Expectations as well as doubts abound regarding the forthcoming summit in the Russian city of Kazan, which will bring together the presidents of Armenia, Azerbaijan and Russia June 25-26.
The same presidents have walked the same road in the past, raising hopes for a breakthrough, but disappointment has followed each and every meeting. After issuing declarations and verbal commitments, the Azeri leaders have raised the ante upon returning home. Most significant violations happened especially right after the Meindorf declarations where the parties had agreed to refrain from military solutions and concentrate on the negotiations. But the ink was not yet dried on that declaration, when Azerbaijan’s President Ilham Aliyev provoked a border skirmish, claiming many victims.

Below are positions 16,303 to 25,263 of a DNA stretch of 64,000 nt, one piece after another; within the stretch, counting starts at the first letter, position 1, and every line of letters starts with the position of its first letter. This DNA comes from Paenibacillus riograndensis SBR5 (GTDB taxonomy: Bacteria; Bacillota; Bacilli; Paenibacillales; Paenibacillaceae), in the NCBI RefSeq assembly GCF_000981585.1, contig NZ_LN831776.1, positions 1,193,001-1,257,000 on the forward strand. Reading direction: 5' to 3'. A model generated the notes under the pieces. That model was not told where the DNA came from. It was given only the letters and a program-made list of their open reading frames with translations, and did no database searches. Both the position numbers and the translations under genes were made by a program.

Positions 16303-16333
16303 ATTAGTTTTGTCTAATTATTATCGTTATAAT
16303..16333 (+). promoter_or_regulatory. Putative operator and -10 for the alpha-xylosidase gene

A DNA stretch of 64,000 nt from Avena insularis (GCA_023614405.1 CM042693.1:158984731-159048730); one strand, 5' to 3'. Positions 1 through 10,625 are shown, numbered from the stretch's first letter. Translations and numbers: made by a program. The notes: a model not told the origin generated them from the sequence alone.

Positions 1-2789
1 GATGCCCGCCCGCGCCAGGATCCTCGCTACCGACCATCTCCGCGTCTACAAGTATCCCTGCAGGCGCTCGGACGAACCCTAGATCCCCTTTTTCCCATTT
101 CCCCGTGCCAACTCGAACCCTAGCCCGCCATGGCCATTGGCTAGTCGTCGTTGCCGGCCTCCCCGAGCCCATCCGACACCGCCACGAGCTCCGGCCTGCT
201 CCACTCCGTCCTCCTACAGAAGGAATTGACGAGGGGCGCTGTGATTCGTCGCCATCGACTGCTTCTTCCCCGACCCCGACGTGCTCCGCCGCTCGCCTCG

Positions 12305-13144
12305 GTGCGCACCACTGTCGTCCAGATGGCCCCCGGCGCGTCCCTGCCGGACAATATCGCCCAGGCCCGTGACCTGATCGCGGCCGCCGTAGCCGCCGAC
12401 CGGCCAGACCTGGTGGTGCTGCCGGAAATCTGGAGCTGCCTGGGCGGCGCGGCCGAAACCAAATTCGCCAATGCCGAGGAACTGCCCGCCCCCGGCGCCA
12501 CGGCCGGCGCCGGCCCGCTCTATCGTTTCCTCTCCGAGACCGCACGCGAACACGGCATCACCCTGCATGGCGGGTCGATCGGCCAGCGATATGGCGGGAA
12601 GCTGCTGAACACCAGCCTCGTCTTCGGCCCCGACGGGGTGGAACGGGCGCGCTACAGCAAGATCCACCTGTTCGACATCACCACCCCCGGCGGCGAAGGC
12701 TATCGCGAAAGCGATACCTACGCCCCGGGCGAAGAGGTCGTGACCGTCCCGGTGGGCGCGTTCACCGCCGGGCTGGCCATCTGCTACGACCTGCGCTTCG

Based on this kind of checkered background, neither the pundits nor the negotiating parties seem hopeful for a positive outcome. Although the Kazan summit is ostensibly called to negotiate on the basic principles worked out by the co-presidents of the OSCE Minsk Group, symbolism still matters if a positive outcome will be ascribed to Russia whose president, Dmitry Medvedev, will be mediating between President Serge Sargisian and Aliyev. Certainly the other parties do not wish to lose the limelight. The summit has already claimed one casualty, which was Iran’s president’s visit to Armenia; it was supposed to take place on the eve of Kazan summit, but was mysteriously postponed indefinitely. Although the Armenian government presented the lame excuse that the documents were not ready to be signed, another possibility which may not be ruled out is that should there be any tangible results at the summit, Iran should not share any credit.